Rick Hasen mentioned a paper on his Election Law listserv (http://electionlawblog.org/archives/006819.html) but the link is broken.
Go to http://www.allacademic.com and search on this string: ” Protecting the Franchise, or Restricting it? The Effects of Voter Identification Requirements on Turnout” and you will find the paper by Timothy Vercollitti and David Andersen of Rutgers University.
The key finding is presented on page 11:
In each model, three of the voter identification requirements exert a statistically significant, negative effect on whether survey respondents said they had voted in 2004. In other words, compared to states that require voters only to state their names, the requirements to sign one’s name, provide a non-photo identification, or photo identification in the maximum requirements or affidavit in the minimum requirements exert a negative influence on turnout.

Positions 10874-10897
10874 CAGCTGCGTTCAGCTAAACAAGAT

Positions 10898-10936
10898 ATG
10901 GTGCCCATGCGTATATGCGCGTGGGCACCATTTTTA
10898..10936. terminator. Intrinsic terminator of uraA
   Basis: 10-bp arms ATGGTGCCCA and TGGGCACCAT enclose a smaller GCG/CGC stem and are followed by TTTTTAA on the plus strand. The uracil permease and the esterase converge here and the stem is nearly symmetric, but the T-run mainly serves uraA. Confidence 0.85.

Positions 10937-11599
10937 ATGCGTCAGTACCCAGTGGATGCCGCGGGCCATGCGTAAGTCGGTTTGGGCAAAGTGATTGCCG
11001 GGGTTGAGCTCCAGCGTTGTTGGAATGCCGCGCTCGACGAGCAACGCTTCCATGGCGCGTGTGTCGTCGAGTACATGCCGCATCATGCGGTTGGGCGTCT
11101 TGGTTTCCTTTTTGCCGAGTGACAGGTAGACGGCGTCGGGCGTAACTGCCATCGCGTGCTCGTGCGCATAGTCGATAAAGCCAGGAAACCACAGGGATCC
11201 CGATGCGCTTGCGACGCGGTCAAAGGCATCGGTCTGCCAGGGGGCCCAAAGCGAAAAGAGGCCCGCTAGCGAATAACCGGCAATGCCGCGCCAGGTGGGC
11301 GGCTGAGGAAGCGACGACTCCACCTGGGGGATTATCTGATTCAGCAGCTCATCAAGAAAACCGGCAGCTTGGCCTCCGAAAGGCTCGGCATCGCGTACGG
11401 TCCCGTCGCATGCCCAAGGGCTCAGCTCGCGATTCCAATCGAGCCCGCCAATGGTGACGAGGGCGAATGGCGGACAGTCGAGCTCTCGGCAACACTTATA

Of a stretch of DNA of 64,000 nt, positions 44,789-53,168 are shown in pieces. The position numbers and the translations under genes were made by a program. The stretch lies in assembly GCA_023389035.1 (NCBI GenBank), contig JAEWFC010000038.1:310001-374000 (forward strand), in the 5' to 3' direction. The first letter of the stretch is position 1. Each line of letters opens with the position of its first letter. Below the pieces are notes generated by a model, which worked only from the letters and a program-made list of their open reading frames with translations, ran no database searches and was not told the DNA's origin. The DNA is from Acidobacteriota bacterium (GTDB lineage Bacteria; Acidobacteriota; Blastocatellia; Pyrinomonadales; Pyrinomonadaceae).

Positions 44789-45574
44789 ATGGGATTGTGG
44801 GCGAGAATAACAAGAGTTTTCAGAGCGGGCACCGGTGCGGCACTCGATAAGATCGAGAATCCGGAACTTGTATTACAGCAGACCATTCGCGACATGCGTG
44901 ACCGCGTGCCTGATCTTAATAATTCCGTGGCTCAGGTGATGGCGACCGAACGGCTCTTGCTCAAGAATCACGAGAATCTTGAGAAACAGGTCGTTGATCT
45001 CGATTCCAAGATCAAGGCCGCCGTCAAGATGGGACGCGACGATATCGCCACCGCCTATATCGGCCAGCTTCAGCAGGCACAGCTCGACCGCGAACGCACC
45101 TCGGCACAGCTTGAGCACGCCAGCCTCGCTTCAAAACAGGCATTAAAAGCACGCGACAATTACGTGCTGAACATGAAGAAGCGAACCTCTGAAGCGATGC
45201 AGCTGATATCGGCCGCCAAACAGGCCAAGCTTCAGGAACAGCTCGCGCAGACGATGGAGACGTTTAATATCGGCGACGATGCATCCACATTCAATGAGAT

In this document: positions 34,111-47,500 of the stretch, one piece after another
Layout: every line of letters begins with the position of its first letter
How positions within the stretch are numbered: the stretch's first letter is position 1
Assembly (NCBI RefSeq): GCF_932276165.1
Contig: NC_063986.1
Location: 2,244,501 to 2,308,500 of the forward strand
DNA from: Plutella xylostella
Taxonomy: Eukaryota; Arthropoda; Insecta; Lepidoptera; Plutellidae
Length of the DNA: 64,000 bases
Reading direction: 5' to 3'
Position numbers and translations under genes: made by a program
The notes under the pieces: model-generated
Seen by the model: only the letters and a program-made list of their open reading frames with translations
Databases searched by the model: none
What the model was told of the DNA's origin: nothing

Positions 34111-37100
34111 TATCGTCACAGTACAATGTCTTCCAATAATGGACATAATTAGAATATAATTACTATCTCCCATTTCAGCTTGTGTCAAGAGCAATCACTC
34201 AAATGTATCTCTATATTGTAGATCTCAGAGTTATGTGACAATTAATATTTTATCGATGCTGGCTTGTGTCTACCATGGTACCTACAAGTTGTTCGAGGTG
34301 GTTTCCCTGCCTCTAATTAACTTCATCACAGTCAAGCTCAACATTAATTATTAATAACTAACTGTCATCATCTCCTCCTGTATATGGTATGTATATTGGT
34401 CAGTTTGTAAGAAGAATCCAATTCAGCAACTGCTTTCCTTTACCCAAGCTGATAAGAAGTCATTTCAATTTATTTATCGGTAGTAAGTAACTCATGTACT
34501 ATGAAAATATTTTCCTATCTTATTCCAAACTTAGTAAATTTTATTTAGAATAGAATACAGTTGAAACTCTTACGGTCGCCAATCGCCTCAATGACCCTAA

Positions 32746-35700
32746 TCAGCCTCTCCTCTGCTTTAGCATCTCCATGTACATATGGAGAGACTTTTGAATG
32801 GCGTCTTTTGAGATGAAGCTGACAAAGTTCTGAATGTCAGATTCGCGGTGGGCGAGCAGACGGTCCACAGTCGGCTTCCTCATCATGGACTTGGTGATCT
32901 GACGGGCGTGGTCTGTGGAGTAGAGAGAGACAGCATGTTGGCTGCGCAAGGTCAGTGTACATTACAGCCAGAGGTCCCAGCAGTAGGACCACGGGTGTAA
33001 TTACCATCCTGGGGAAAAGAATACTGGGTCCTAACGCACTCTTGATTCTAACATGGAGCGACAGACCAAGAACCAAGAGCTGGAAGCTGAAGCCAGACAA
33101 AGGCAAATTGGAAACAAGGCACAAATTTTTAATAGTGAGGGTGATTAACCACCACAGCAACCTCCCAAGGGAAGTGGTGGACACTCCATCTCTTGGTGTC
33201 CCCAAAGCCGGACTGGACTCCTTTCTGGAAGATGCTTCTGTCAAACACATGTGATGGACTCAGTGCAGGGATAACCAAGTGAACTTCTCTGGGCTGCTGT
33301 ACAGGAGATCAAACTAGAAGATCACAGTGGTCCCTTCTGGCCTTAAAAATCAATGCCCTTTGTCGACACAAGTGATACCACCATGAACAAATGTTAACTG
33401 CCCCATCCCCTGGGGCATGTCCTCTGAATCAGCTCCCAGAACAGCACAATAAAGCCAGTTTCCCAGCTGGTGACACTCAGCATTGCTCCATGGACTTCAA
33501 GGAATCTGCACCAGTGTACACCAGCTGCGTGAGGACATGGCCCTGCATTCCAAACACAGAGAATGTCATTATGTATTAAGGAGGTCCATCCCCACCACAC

Of the other state-level factors, only the competitiveness of the presidential race had a significant effect on turnout. In terms of demographic influences, African-American voters were more likely than white voters or other voters to say they had cast a ballot, while Asian-Americans were less likely than white or other voters to say they had turned out. Hispanic voters were not statistically different from white or other voters in terms of reported turnout. Consistent with previous research, education, income, and marital status all were positive predictors of voting. Women also were more likely to say they voted than men. Among the age categories, those ages 45 to 64 and 65 and older were more likely than those ages 18 to 24 to say they voted. Respondents who had earned a high school diploma, attended some college, graduated from college or attended graduate school were all more likely to say they voted than those who had not finished high school. Respondents who had moved within six months before the interview were less likely to say they had voted.